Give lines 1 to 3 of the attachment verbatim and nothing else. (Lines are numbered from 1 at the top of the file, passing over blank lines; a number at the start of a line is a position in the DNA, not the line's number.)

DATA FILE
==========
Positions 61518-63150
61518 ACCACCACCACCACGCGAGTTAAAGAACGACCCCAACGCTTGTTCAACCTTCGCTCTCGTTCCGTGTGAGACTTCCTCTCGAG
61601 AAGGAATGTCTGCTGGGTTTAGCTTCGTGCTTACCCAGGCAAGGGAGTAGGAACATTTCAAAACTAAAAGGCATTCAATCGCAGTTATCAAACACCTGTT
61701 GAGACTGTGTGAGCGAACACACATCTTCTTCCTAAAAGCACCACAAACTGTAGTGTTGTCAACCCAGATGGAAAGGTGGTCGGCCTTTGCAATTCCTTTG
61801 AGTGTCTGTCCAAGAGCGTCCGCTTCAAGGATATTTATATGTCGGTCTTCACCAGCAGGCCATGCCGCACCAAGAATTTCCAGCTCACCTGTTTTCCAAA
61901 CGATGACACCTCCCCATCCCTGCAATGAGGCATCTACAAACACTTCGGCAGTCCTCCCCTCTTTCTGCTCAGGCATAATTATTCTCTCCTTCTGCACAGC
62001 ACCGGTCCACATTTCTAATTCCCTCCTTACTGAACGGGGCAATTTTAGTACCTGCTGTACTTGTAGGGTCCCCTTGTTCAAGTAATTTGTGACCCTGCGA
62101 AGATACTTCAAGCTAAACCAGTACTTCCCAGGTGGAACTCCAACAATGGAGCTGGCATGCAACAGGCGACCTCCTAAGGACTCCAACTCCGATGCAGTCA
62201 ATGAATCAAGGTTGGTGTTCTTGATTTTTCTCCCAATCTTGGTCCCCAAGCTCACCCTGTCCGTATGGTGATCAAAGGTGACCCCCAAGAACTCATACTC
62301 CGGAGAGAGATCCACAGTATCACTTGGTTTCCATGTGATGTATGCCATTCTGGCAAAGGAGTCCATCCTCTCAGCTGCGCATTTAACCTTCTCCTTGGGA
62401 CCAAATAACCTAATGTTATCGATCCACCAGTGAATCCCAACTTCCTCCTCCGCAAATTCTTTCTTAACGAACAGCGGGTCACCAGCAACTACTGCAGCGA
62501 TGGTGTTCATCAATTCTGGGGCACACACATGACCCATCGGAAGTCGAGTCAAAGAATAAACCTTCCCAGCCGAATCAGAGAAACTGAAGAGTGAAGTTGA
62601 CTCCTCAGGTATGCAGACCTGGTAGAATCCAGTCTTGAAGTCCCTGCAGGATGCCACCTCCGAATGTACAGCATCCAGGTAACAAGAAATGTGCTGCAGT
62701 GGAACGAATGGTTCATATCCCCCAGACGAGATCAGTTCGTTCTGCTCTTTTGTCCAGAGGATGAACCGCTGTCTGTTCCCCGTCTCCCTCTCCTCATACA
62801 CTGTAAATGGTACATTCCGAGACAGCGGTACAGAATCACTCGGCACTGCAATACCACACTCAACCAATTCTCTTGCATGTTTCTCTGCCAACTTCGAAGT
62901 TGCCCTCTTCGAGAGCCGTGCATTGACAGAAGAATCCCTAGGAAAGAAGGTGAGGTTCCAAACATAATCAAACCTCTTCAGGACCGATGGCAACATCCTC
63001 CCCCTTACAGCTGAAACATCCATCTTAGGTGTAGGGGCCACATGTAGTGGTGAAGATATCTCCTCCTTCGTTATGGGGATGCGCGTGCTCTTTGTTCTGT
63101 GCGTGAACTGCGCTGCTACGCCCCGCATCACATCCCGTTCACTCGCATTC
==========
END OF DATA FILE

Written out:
Positions 61518-63150
61518 ACCACCACCACCACGCGAGTTAAAGAACGACCCCAACGCTTGTTCAACCTTCGCTCTCGTTCCGTGTGAGACTTCCTCTCGAG
61601 AAGGAATGTCTGCTGGGTTTAGCTTCGTGCTTACCCAGGCAAGGGAGTAGGAACATTTCAAAACTAAAAGGCATTCAATCGCAGTTATCAAACACCTGTT